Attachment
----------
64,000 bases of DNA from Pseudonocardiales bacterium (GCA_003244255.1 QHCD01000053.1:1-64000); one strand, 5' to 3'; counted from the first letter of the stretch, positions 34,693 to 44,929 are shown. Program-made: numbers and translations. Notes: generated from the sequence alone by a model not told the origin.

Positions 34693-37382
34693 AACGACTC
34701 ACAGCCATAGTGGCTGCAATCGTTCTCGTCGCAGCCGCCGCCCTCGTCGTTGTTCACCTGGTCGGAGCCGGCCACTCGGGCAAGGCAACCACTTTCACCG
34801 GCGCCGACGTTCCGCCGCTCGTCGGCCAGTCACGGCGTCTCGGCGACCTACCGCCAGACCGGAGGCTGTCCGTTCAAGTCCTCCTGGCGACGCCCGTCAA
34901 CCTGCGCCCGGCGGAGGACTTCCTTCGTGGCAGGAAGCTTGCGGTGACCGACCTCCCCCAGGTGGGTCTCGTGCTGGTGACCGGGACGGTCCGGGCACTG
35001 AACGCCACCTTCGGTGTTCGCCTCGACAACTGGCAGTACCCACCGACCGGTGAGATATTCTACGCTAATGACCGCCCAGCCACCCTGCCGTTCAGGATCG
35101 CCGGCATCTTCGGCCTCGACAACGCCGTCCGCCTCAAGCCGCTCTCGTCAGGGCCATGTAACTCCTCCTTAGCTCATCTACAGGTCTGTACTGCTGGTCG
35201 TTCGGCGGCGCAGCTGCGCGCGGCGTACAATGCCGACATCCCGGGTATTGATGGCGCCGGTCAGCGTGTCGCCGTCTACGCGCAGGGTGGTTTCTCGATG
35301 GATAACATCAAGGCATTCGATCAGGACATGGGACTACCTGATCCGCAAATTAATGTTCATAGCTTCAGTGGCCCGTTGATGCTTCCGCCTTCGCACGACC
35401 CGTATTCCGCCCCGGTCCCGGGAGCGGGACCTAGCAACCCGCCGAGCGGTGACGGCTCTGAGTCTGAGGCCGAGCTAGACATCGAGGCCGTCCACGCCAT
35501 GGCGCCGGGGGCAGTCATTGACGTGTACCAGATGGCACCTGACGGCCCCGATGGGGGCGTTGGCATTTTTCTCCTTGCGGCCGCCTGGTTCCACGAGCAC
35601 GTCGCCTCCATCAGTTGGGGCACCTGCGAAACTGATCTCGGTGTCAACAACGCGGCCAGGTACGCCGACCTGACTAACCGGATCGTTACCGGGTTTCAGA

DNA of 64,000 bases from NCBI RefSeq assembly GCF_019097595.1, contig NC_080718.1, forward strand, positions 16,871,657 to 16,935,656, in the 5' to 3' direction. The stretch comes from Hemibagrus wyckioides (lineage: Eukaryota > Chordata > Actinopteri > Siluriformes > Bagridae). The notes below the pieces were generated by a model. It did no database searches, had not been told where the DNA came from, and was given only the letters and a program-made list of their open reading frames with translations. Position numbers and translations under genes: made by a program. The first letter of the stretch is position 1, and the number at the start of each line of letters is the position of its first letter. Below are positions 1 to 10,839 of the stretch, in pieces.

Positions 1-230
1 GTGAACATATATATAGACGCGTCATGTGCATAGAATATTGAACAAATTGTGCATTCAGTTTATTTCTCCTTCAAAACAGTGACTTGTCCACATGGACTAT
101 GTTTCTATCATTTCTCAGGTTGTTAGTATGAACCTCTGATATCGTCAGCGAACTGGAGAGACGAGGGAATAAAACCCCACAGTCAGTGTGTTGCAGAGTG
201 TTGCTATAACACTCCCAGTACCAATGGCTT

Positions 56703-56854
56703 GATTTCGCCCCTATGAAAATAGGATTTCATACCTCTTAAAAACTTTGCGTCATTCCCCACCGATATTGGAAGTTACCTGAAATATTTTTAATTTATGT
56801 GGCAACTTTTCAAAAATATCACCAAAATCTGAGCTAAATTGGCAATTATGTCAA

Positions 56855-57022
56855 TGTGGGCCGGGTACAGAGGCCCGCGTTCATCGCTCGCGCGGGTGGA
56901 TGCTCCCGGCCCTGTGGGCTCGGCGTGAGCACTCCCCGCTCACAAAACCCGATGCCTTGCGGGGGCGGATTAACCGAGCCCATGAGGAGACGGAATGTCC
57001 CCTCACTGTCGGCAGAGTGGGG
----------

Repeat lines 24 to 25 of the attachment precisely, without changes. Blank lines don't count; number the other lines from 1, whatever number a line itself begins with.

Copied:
56901 TGCTCCCGGCCCTGTGGGCTCGGCGTGAGCACTCCCCGCTCACAAAACCCGATGCCTTGCGGGGGCGGATTAACCGAGCCCATGAGGAGACGGAATGTCC
57001 CCTCACTGTCGGCAGAGTGGGG